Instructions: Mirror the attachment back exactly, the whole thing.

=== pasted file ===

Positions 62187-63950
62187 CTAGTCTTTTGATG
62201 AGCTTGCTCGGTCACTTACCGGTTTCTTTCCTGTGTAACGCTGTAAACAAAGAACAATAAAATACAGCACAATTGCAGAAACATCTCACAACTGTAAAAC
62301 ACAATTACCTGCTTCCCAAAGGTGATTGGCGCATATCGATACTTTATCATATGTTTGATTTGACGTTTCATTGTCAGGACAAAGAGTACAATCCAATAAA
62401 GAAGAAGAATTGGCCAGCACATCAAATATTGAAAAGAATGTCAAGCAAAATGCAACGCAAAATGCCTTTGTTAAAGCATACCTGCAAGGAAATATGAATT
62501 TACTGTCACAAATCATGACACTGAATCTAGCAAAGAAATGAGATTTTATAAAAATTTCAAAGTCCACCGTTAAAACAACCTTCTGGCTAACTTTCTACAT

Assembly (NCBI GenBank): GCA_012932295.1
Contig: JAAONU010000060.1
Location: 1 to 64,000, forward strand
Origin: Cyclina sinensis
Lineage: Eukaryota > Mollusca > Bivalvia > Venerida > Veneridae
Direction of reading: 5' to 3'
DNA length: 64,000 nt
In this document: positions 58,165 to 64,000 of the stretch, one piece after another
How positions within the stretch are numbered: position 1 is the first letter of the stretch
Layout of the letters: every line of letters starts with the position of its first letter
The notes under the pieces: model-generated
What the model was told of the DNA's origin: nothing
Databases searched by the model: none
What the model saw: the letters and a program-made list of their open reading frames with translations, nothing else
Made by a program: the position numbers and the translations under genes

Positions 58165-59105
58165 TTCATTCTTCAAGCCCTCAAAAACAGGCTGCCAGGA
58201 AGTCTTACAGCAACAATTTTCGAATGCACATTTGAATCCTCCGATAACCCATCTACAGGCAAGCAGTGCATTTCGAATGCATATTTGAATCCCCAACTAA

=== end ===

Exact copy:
Positions 62187-63950
62187 CTAGTCTTTTGATG
62201 AGCTTGCTCGGTCACTTACCGGTTTCTTTCCTGTGTAACGCTGTAAACAAAGAACAATAAAATACAGCACAATTGCAGAAACATCTCACAACTGTAAAAC
62301 ACAATTACCTGCTTCCCAAAGGTGATTGGCGCATATCGATACTTTATCATATGTTTGATTTGACGTTTCATTGTCAGGACAAAGAGTACAATCCAATAAA
62401 GAAGAAGAATTGGCCAGCACATCAAATATTGAAAAGAATGTCAAGCAAAATGCAACGCAAAATGCCTTTGTTAAAGCATACCTGCAAGGAAATATGAATT
62501 TACTGTCACAAATCATGACACTGAATCTAGCAAAGAAATGAGATTTTATAAAAATTTCAAAGTCCACCGTTAAAACAACCTTCTGGCTAACTTTCTACAT

Assembly (NCBI GenBank): GCA_012932295.1
Contig: JAAONU010000060.1
Location: 1 to 64,000, forward strand
Origin: Cyclina sinensis
Lineage: Eukaryota > Mollusca > Bivalvia > Venerida > Veneridae
Direction of reading: 5' to 3'
DNA length: 64,000 nt
In this document: positions 58,165 to 64,000 of the stretch, one piece after another
How positions within the stretch are numbered: position 1 is the first letter of the stretch
Layout of the letters: every line of letters starts with the position of its first letter
The notes under the pieces: model-generated
What the model was told of the DNA's origin: nothing
Databases searched by the model: none
What the model saw: the letters and a program-made list of their open reading frames with translations, nothing else
Made by a program: the position numbers and the translations under genes

Positions 58165-59105
58165 TTCATTCTTCAAGCCCTCAAAAACAGGCTGCCAGGA
58201 AGTCTTACAGCAACAATTTTCGAATGCACATTTGAATCCTCCGATAACCCATCTACAGGCAAGCAGTGCATTTCGAATGCATATTTGAATCCCCAACTAA